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Whilst it may not be a huge deal, we thought it was good to see that the Card Factory plc (LON:CARD) CEO & Director, Darcy Willson-Rymer, recently bought UK£51k worth of stock, for UK£0.60 per share. Although the purchase is not a big one, by either a percentage standpoint or absolute value, it can be seen as a good sign.
Card Factory Insider Transactions Over The Last Year
In fact, the recent purchase by Darcy Willson-Rymer was the biggest purchase of Card Factory shares made by an insider individual in the last twelve months, according to our records. So it's clear an insider wanted to buy, at around the current price, which is UK£0.61. Of course they may have changed their mind. But this suggests they are optimistic. If someone buys shares at well below current prices, it's a good sign on balance, but keep in mind they may no longer see value. Happily, the Card Factory insiders decided to buy shares at close to current prices.
In the last twelve months Card Factory insiders were buying shares, but not selling. You can see the insider transactions (by companies and individuals) over the last year depicted in the chart below. By clicking on the graph below, you can see the precise details of each insider transaction!
There are always plenty of stocks that insiders are buying. So if that suits your style you could check each stock one by one or you could take a look at this free list of companies. (Hint: insiders have been buying them).
Does Card Factory Boast High Insider Ownership?
Many investors like to check how much of a company is owned by insiders. We usually like to see fairly high levels of insider ownership. Insiders own 5.3% of Card Factory shares, worth about UK£11m. We've certainly seen higher levels of insider ownership elsewhere, but these holdings are enough to suggest alignment between insiders and the other shareholders.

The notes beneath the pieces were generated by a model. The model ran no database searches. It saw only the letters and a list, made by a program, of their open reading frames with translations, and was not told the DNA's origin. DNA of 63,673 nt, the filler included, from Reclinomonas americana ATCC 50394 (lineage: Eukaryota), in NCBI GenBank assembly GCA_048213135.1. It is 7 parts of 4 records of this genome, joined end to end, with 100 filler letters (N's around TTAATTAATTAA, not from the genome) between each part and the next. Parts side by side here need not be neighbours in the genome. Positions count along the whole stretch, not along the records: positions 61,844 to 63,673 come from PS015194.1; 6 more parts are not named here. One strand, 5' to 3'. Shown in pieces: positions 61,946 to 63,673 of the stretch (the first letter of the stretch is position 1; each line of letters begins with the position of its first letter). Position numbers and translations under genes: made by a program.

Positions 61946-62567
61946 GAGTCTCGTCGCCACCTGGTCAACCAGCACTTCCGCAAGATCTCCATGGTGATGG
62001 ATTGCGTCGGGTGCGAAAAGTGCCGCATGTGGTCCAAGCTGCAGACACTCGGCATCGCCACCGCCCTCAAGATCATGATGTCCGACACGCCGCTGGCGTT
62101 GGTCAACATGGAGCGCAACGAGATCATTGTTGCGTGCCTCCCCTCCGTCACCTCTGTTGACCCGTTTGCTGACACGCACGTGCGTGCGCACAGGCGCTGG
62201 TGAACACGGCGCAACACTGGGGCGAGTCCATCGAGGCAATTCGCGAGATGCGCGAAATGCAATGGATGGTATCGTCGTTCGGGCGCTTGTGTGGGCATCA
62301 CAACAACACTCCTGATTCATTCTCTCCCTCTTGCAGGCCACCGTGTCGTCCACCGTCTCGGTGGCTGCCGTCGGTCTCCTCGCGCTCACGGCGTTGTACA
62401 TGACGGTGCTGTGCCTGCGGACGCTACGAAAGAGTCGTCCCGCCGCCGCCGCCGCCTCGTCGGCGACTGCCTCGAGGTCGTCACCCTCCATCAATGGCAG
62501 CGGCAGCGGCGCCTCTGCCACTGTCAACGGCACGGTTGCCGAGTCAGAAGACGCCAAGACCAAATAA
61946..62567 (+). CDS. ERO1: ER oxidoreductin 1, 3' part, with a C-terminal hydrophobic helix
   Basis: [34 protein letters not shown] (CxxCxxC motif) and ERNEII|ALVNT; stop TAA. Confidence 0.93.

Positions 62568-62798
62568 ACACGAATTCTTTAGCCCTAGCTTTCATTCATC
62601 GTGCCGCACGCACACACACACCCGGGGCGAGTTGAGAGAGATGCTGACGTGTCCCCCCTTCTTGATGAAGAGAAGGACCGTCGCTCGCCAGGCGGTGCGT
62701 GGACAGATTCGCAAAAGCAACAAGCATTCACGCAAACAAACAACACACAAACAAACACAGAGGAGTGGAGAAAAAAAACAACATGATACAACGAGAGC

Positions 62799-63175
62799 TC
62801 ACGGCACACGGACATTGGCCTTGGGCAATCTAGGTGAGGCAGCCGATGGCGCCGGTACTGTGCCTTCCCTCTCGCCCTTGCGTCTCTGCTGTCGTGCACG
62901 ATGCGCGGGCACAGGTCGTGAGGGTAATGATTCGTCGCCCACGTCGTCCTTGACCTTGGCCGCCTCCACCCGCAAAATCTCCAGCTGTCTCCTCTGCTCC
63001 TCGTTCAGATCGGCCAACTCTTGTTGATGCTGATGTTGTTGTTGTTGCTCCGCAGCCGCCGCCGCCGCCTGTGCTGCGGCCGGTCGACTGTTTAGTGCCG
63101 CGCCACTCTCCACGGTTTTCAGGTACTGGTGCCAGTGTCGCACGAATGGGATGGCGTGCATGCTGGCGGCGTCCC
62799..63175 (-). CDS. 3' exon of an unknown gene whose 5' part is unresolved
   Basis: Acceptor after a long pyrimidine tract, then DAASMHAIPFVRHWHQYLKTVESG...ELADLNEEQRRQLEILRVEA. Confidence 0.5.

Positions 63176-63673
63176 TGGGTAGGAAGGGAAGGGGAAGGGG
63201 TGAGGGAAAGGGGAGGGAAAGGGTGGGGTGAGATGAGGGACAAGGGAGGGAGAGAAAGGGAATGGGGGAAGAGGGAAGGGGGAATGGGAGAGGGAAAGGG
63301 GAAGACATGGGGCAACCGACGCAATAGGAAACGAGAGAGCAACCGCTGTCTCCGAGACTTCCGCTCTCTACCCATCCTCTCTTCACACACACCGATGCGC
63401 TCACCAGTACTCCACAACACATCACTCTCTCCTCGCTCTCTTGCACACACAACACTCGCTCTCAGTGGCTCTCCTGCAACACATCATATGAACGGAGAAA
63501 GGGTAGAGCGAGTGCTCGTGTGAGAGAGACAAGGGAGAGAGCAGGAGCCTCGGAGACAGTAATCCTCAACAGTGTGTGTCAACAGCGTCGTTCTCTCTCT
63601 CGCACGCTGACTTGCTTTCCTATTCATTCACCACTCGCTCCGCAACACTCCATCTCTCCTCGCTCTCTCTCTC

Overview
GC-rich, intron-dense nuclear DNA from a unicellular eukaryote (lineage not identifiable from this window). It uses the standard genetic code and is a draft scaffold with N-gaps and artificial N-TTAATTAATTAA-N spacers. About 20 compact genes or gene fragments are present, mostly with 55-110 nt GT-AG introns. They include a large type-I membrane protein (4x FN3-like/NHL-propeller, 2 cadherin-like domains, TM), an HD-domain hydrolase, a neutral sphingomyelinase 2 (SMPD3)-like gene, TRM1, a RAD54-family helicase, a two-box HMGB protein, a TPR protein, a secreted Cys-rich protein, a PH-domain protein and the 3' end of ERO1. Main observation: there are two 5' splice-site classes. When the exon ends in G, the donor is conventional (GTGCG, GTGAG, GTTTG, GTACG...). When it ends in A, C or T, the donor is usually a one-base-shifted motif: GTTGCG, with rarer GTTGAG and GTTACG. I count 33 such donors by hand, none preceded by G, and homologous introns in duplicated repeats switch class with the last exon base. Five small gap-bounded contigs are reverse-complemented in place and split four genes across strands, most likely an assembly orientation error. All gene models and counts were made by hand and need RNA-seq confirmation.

So What Does This Data Suggest About Card Factory Insiders?
The recent insider purchase is heartening. And an analysis of the transactions over the last year also gives us confidence. However, we note that the company didn't make a profit over the last twelve months, which makes us cautious. When combined with notable insider ownership, these factors suggest Card Factory insiders are well aligned, and that they may think the share price is too low. So these insider transactions can help us build a thesis about the stock, but it's also worthwhile knowing the risks facing this company. Every company has risks, and we've spotted 2 warning signs for Card Factory you should know about.
If you would prefer to check out another company -- one with potentially superior financials -- then do not miss this free list of interesting companies, that have HIGH return on equity and low debt.
For the purposes of this article, insiders are those individuals who report their transactions to the relevant regulatory body. We currently account for open market transactions and private dispositions, but not derivative transactions.
This article by Simply Wall St is general in nature. It does not constitute a recommendation to buy or sell any stock, and does not take account of your objectives, or your financial situation. We aim to bring you long-term focused analysis driven by fundamental data. Note that our analysis may not factor in the latest price-sensitive company announcements or qualitative material. Simply Wall St has no position in any stocks mentioned.
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